By noon today my throat had swollen up so big that I couldn’t swallow and my head was pounding. The sickness was upon me. So, as soon as I got home I started searching for something warm and soothing to eat. A quick scan of my refrigerator showed one lonely egg, some left over spinach, mushrooms and green onions from the salads that I packed for lunch this week and on top of the refrigerator I found my roommates stockpile of ramen noodles. Bingo! A hot soothing bowl of “souped up” ramen! Now, I know I may sound a little like a hypocrite because in my “About Budget Bytes” introduction I spoke of not having to eat ramen noodles every day to stay on a budget. That being said, you can do some pretty delicious things with these humble packages of noodles. This one is great because not only does it increase the nutritional value (if it had any to begin with) but it is an excellent way to use leftover veggies – experiment with whatever you have. Plus, when you’re sick, an easy, hot, soothing and delicious bowl of noodles is just what the doctor ordered!
Quick Ramen Bowl
Quick Ramen Bowl
Turn a boring and inexpensive pack of ramen into a flavorful and filling meal with these quick and easy add-ins.
- 1 package ramen noodles $0.25
- 1 cup fresh spinach $0.17
- 3 medium button mushrooms $0.26
- 2 whole green onions $0.16
- 1 large egg, optional $0.12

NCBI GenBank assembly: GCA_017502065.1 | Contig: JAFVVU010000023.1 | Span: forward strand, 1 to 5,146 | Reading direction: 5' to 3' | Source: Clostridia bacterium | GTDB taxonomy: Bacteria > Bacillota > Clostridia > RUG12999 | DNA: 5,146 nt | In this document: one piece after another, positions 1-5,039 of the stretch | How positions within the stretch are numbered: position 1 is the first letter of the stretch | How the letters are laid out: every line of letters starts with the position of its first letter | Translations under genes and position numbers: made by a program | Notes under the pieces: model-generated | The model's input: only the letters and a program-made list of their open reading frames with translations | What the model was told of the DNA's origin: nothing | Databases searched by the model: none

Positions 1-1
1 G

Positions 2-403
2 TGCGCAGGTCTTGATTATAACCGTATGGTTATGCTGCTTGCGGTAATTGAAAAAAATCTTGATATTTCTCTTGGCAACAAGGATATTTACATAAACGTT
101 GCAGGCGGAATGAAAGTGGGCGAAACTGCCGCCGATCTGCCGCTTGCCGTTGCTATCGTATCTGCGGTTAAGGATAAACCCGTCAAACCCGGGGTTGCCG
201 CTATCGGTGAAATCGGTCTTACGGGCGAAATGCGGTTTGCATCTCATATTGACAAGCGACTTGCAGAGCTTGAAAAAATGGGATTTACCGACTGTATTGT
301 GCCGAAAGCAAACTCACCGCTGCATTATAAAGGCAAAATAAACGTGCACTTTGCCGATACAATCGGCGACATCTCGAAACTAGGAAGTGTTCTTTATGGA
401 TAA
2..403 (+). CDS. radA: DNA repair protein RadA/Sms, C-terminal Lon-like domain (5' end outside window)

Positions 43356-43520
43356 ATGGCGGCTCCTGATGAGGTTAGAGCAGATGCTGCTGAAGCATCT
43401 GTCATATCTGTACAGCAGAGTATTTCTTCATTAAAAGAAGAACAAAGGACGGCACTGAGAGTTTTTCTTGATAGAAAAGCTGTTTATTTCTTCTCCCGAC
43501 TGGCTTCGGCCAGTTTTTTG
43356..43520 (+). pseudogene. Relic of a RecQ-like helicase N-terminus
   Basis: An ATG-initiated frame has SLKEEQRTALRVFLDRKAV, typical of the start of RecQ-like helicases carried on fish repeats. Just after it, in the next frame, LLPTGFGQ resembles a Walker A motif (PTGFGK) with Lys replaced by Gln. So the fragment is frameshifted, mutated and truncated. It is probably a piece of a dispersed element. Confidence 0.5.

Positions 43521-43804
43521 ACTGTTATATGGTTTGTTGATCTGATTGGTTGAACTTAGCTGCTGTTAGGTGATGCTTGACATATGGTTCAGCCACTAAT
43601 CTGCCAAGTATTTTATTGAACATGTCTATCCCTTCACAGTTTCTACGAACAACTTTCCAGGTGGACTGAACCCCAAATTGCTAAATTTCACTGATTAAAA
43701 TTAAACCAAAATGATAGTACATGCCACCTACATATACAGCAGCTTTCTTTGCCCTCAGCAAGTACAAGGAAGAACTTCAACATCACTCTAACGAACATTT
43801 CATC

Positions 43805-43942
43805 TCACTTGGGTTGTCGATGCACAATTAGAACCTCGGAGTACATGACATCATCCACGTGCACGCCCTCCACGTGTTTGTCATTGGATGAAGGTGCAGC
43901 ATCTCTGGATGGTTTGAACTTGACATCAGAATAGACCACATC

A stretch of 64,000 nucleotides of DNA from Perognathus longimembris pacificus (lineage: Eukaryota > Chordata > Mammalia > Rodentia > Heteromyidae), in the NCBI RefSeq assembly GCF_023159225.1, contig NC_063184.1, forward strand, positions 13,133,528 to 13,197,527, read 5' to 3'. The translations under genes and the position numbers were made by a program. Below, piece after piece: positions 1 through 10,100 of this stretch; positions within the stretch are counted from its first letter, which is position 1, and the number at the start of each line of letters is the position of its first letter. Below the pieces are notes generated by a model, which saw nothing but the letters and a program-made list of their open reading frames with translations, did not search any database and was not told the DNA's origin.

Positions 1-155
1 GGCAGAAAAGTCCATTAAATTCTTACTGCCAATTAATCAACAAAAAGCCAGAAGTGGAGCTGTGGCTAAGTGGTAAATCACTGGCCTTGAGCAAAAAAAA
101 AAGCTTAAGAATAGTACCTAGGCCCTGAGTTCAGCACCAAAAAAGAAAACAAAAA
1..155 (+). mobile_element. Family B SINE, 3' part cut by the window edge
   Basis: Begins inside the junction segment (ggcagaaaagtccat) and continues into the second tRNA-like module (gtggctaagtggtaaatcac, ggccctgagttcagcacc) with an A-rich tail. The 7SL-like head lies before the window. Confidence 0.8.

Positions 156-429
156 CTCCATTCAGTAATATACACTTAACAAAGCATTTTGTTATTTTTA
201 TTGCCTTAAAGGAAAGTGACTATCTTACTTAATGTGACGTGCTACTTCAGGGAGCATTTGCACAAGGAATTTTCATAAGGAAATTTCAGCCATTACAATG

- 1 tsp chili garlic paste, optional $0.05
In a small pot, bring 2 cups of water to a boil. While you are waiting for the water to boil, wash and slice your veggies. Once the water is boiling, add the dry noodles and cook according to the package directions (boil about 5 minutes). Add the seasoning packet (or half a packet if you prefer less sodium) and stir until dissolved.
Turn the heat down to medium and stir in all of your fresh veggies. Allow them to sit in the hot (not boiling) broth for 1-2 minutes or until slightly softened.
Make a well in the center of the pot and crack the egg into it. Allow the egg to poach in the broth until the whites are solid but the yolk is still runny. Alternatively, you can break the yolk and stir the pot just slightly to yield egg ribbons like in egg drop soup. The water should not be boiling at this point or else your egg will dissolve into such small pieces that it will just give you a cloudy broth.
Pour the soup into a bowl and serve with a dollop of chili garlic paste on the side.
Step By Step Photos
While you cook the ramen noodles, chop whatever fresh veggies you have on hand.
After the noodles have cooked and you have added the seasoning packet, stir in the veggies and allow them to poach for a minute or so.
Crack the egg into the center of the pot and allow it to poach as well (no picture, please forgive me, I’m sick as a dog!)
I like to leave the yolk runny so that when I finally break it, I get a little shot of creamy yolk heaven!
There are so many good things that you can add to your ramen bowl, don’t be shy. You can try cabbage, sesame seeds, beans, shredded carrots, grilled chicken, shrimp… make it different every time! If you don’t have chili garlic paste, sriracha sauce is also excellent. A sprinkle of sesame oil over top would be even more special. I had a wonderful noodle bowl at a restaurant a while back that came with a side of plum sauce that added an INCREDIBLE flavor to the broth… now I just have to find some to buy somewhere!